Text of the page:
“This generation has more tools than ever before to help them live generously. Activist Faith explores the fundamental connection between the desire to engage in the world and the realities of what it will cost. More than anything else, it empowers you to do good work for the sake of the gospel.”
– Mike Rusch, COO,

“As Christians, we are called to make a positive impact on our world—to make it a better place. Activist Faithis one of those amazing resources that educate people on the issues and equip them to make a difference. A must-read!”
– Jen Hatmaker, author of 7: An Experimental Mutiny Against Excess

“The authors of Activist Faith challenge all who take their apprenticeship with Jesus seriously to closely connect what they profess on Sundays with how they live the life of true discipleship on Mondays. Combining an engaging blend of biblical principles, captivating stories, and practical ideas, the authors give a compelling picture of how the gospel speaks to some of the most challenging issues of our time. Taking this helpful book to heart will encourage you to be a more faithful presence in God’s good but broken world.”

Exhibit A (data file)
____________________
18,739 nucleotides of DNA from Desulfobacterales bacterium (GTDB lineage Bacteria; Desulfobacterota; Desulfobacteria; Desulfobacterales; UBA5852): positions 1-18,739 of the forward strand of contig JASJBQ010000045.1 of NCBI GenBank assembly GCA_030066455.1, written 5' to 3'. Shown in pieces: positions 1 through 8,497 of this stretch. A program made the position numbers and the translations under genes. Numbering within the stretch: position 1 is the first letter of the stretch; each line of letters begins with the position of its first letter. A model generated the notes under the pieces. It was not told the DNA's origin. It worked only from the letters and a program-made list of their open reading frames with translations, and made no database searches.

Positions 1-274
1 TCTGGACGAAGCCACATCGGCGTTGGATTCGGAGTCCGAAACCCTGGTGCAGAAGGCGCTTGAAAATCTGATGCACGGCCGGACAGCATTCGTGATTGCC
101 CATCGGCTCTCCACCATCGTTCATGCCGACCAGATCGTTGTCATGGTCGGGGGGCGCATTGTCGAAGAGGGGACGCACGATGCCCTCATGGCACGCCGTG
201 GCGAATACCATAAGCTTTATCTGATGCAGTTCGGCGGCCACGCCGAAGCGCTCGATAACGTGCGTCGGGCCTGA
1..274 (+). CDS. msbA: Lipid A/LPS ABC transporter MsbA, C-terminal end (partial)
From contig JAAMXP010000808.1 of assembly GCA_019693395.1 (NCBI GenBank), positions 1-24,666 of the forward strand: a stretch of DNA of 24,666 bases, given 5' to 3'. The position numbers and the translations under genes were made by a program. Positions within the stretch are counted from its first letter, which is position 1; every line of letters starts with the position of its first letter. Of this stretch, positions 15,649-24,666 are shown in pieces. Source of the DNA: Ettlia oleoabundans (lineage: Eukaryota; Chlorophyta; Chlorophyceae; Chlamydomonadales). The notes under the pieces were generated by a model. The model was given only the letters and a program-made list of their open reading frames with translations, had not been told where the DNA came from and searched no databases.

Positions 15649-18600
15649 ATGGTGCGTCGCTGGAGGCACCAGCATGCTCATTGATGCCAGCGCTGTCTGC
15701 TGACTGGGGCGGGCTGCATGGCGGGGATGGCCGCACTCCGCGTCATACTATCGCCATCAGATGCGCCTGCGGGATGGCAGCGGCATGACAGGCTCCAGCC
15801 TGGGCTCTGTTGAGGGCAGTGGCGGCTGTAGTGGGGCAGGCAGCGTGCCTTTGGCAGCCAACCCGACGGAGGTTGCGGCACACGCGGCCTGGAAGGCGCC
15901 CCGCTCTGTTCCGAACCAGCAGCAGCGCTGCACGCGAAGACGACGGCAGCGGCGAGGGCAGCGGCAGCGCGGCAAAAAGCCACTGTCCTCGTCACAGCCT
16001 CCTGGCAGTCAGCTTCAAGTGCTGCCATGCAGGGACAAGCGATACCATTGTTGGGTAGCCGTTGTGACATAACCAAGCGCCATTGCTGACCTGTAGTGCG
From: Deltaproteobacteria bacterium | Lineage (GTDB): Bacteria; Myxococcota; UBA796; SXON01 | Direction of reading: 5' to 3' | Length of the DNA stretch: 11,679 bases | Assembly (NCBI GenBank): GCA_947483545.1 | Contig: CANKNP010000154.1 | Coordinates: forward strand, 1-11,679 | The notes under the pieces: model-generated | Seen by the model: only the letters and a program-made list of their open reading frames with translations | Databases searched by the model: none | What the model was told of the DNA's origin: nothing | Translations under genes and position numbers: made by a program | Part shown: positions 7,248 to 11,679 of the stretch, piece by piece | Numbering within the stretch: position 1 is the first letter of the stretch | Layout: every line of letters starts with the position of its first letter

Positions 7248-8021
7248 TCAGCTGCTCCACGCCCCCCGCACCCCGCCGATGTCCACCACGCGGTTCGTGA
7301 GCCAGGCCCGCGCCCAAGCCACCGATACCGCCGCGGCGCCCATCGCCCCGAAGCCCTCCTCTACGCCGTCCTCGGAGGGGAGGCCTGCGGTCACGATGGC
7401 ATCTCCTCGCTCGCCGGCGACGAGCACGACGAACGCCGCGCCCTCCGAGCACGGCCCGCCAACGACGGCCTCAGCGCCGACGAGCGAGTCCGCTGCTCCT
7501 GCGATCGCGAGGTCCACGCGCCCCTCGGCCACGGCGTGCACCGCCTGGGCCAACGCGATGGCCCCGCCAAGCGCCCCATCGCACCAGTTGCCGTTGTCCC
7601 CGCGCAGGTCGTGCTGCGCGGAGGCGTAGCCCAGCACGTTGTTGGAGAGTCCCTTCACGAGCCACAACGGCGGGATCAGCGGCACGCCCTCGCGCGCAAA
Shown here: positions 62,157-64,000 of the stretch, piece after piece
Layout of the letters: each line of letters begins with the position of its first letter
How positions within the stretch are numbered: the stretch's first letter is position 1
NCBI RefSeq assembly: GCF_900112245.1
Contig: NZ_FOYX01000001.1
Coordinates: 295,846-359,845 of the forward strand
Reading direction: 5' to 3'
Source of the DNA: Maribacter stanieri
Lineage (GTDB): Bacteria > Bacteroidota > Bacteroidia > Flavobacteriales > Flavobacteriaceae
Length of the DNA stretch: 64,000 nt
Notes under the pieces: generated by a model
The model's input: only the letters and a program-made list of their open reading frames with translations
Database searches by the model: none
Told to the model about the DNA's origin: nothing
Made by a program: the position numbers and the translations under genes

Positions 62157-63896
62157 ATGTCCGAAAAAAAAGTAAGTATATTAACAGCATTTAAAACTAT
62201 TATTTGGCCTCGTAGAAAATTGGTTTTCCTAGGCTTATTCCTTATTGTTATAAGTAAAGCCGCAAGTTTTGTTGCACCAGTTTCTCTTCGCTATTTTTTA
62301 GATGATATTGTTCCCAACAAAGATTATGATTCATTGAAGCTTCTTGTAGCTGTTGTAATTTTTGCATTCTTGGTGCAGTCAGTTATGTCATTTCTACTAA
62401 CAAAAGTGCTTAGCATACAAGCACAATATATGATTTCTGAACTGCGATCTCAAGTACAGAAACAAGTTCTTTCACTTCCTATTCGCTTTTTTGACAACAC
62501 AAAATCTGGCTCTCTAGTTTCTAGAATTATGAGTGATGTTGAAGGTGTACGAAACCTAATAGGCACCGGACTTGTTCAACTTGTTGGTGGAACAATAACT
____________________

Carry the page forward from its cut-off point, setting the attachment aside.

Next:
— Tom Nelson, author of Work Matters

Activist Faith is a compelling book that deals with some complex global issues. It is filled with stories of hope and struggle, helping the authors wrestle with what it means to have a faith that cares deeply for those who suffer. This hope-filled collaborative work will help us all learn what it means to love our neighbor.”
– Chris Marlow, founder and CEO, Help One Now

“There has been a huge need for a book to give the theological background for why Christians should engage in social justice. Activist Faith fits that need perfectly. It provides solid biblical reasons  we should care about the poor, immigrants, and modern-day slaves as well as practical steps for how to take action.”
– Sean McDowell, educator; speaker; author of Apologetics for a New Generation

Activist Faith meets the need of our time, offering examples of Christians responding to the social concerns of our world in ways that make a genuine and significant difference. In a culture where criticism of Christianity is often the norm, these pages provide a fresh perspective of what God’s people are doing to help those in their community and around the world.”
– Brian and Heather Pugh, actors; founders, Team Hollywood

Between Eden and Heaven

When I get to do leisure reading–reading that isn’t for ministry or school–I usually choose biographies. While I love to read about a wide variety of people, my favorite are American Presidents. I just got back from vacation where I consumed the very interesting book, Ike and Dick, a recent work focusing on the relationship between Dwight D. Eisenhower and Richard Nixon.

I know. It’s an obsession without a cure. I’m a nerd this way. But indulge me for a moment and let me tell you what energizes me about reading presidential biographies. Reading history reinforces to me the grand narrative of the story the Bible tells. Here are three reasons: